Later, Jo goes to her workplace—the headquarters of the European Space Agency—where she is welcomed as a national hero. The way she had managed to survive on her own while running out of time and oxygen, retrieve the CAL, and return safely to Earth—adulation like this is quite expected. However, far from the cheering crowd, Henry notices Jo, and it doesn’t take much effort to guess that he has a proper idea of what she is really going through. As Jo’s problems coping with this slightly unfamiliar reality persist, she goes to an ESA psych consultation, where she is advised to take a particular lithium-laced medication that is given to patients suffering from psychosis. Jo mildly protests, as such medication could turn out to be detrimental for her career, but takes it along with her just in case. 


What Is Up With The Caldera Brothers? What Is The Observer Effect?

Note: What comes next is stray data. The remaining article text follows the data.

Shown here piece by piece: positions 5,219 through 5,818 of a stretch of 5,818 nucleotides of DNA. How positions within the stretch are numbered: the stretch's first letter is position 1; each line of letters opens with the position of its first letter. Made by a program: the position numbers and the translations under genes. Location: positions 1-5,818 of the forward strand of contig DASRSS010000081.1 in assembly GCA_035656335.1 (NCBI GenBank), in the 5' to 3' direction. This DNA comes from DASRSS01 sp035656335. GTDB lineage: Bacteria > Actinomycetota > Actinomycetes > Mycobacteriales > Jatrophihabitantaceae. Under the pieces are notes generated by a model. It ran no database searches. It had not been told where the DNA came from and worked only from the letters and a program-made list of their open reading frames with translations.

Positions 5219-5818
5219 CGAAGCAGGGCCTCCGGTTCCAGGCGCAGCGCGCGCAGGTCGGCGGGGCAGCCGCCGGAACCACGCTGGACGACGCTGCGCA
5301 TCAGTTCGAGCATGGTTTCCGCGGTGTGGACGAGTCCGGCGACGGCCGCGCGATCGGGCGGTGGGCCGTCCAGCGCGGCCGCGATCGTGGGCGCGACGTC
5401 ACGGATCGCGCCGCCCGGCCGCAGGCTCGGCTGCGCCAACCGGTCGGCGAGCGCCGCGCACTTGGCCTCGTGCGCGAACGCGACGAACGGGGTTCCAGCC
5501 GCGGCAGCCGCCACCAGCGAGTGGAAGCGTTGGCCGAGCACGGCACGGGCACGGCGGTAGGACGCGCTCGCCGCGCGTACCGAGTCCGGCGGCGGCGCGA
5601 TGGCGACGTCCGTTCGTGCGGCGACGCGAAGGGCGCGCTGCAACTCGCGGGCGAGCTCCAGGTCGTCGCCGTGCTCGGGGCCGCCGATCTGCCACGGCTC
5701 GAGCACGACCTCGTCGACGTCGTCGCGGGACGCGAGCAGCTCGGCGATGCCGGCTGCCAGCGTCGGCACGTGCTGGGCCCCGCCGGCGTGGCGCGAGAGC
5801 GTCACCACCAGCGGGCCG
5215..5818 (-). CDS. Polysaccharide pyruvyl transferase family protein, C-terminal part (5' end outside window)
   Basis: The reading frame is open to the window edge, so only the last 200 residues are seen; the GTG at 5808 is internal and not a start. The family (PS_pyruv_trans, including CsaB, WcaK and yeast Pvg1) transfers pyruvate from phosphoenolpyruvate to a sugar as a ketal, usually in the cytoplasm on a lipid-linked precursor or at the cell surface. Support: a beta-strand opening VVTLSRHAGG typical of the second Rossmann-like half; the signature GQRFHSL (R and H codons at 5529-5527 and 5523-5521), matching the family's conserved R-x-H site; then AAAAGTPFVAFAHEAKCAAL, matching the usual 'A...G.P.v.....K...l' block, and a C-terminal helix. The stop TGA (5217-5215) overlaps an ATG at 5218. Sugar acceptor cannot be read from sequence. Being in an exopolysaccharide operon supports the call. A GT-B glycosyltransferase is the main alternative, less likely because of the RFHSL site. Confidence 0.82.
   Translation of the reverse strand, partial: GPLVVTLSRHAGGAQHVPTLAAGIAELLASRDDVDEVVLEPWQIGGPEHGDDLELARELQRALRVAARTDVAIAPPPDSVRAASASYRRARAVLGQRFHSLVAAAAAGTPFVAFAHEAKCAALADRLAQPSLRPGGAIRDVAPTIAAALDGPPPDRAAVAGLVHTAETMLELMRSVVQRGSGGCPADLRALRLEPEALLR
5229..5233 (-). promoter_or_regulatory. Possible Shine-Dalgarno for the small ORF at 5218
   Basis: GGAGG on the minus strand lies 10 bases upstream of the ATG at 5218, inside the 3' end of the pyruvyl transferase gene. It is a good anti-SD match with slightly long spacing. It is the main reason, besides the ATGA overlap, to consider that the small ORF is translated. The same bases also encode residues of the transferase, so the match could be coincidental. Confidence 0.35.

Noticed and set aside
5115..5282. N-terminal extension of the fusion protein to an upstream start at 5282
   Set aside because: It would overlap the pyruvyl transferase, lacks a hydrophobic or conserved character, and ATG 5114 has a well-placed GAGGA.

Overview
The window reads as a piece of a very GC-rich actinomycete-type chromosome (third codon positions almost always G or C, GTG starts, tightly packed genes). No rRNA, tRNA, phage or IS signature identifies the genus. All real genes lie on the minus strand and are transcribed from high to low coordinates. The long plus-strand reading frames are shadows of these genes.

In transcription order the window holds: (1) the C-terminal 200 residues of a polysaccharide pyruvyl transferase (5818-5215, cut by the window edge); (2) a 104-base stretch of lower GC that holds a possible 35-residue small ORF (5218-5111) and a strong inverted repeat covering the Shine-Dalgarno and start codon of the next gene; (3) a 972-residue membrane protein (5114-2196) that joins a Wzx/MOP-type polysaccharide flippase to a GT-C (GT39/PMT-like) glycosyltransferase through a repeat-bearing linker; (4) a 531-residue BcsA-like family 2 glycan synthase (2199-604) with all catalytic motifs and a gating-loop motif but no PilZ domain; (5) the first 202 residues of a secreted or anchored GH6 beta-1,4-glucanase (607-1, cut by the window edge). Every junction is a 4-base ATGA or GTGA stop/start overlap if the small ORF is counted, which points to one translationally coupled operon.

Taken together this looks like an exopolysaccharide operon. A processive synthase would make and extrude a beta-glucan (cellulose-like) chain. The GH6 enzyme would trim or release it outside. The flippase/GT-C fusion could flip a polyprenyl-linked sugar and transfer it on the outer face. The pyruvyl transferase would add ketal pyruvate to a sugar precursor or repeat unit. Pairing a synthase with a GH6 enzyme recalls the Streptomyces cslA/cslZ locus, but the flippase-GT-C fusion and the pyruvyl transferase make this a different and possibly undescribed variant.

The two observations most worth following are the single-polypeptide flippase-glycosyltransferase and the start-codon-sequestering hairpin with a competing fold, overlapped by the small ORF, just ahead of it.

Henry continues to face challenges in proving his CAL test results to be valid, as a lack of properly documented results is considered a failure. Stomping out Henry’s wish to take the CAL to other space agencies, NASA commander Michaela asks Henry to shut the entire program down, much to his chagrin. Eventually, Henry notices Jo as she heads back from consultation and brings her to his lab, where he has set CAL to operate once again. Jo notices the psychosis medication being mentioned in Henry’s board work and is a bit taken aback when Henry suddenly starts mentioning astronauts experiencing inexplicable, borderline supernatural occurrences, which led them to question their reality. Henry mentions the Left Hand of God, a phenomenon where astronauts and high-altitude aviators have observed something putting pressure on their craft from a particular direction after reaching a certain height. We know that Jo has seen, felt, and experienced eerie events while being stranded on the ISS, but she chooses not to reveal those to Henry. Their conversation is cut short as CAL starts running, and Jo is suddenly struck with a splitting headache.